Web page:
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Time Left Notification service, i.e. a notification as to how much time is still left to play a download before it expires & is auto-deleted

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  • Message 1. Posted by Cookaholic (U14007471) on Wednesday, 16th March 2011 permalink

    Dear BBC [BBC iPlayer]

    Re: BBC iPlayer software

    Have you considered setting up, in BBC iPlayer software, a Time-Left Notification service, i.e. a notification as to how much time is still left to play a download before it expires & is auto-deleted. This would email us a reminder-alarm directly.

    Perhaps a service notifying us, at varying times, e.g. "You Have: 7 days Left . . . 5 days . . . 3 days . . . 1 day . . . 12hours".

    I suggest this as I have recently discovered that several episodes of BBC programmes that we have downloaded into BBC iPlayer have been deleted before we noticed they were reaching their 'expiry date'!

    This is very frustrating., as the episodes/series are no longer available to re-download at the BBC iPlayer website!

    If I had known there was only a few days/hours left in which to watch the episodes, I would never have missed the viewing opportunity!

    Just a suggestion!

    I look forward to hearing from you.

    Kind regards

    from

    M. Wood (Mrs)

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  • Message 2. Posted by Ursula Vasey (U13790935) on Wednesday, 16th March 2011 permalink

    Dear Mrs Wood

    If you download a programme via the IPlayer desktop, it will tell you on the download how long there is left to watch it.

    As a guide though, you have 30 days to watch a downloaded programme from the time you download it. This timeframe immediately reduces to 7 days once you start watching it, even if you just watch a minute or two of the programme.

    You usually have 7 days to download it from the time it was broadcast. This is a strict 7 days, to the minute. For example, if a programme is broadcast at 8pm this evening (Wednesday) you have until 7.59 next Wednesday to complete the download of the programme.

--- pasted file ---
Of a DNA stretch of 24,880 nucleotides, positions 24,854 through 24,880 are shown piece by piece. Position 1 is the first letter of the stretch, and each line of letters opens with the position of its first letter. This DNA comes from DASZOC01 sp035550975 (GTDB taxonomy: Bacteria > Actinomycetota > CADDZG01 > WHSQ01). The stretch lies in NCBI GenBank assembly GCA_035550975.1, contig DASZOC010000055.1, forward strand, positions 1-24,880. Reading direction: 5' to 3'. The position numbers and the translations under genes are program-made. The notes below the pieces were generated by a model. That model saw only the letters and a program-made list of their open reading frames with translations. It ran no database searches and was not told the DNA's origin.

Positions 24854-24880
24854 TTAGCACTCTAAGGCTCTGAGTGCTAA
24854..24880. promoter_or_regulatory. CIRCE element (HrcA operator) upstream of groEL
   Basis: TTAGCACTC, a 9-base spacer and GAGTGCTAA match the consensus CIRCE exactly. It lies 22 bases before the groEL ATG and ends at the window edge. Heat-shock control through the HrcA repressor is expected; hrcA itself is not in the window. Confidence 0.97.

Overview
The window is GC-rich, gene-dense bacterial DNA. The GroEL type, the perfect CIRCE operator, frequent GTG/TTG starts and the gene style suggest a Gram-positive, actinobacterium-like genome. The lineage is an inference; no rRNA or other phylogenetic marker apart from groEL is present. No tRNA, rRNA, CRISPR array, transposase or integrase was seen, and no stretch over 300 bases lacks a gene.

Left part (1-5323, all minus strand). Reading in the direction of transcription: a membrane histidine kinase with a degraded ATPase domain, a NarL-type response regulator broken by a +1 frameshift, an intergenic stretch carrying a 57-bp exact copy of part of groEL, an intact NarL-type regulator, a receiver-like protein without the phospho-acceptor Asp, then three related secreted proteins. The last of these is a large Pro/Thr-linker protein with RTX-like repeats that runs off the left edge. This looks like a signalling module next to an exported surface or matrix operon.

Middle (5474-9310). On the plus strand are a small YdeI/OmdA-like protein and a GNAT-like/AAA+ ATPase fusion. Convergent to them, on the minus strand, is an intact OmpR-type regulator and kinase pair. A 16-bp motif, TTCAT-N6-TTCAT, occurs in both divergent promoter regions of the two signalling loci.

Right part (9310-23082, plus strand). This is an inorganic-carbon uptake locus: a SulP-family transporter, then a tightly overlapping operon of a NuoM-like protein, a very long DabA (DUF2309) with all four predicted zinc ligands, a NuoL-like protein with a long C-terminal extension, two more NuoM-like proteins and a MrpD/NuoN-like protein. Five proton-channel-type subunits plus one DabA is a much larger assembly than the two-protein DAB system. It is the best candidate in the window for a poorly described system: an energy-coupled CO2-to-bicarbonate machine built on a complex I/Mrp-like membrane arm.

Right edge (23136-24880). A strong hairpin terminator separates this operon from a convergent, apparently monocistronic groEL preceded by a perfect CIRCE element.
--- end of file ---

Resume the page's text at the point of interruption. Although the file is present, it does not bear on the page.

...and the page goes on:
There are exceptions to these times, typically with regard to Match Of The Day 2, which is not available until the Wednesday after the broadcast, and certain live content, such as Crimewatch, which has only a small window of opportunity for downloading.

    Other notable exceptions are "series stacked" shows. These are programmes such as sitcoms and drama serials, which may be on for a set number of weeks. These include period dramas, shows such as Waterloo Road and Hustle, as sitcoms such as My Family. Programmes of this type are often series stacked, which means individual episodes may be available for download week by week, but the series aos a whole is available until 7 days after the last episode.

    The viewing times for each episode are as stated above - 30 days from download and 7 days from first playing.

    There are exceptions to these rules, particularly if IPlayer goes wrong and programmes become unavailable or the BBC delete them prematurely; as sometimes happens. When this happens, there is nothing that can be done, other than reporting the error on the relevant form. It may not be corrected before the programme expires though, meaning that you will miss it.

    I hope this helps to clarify things for you.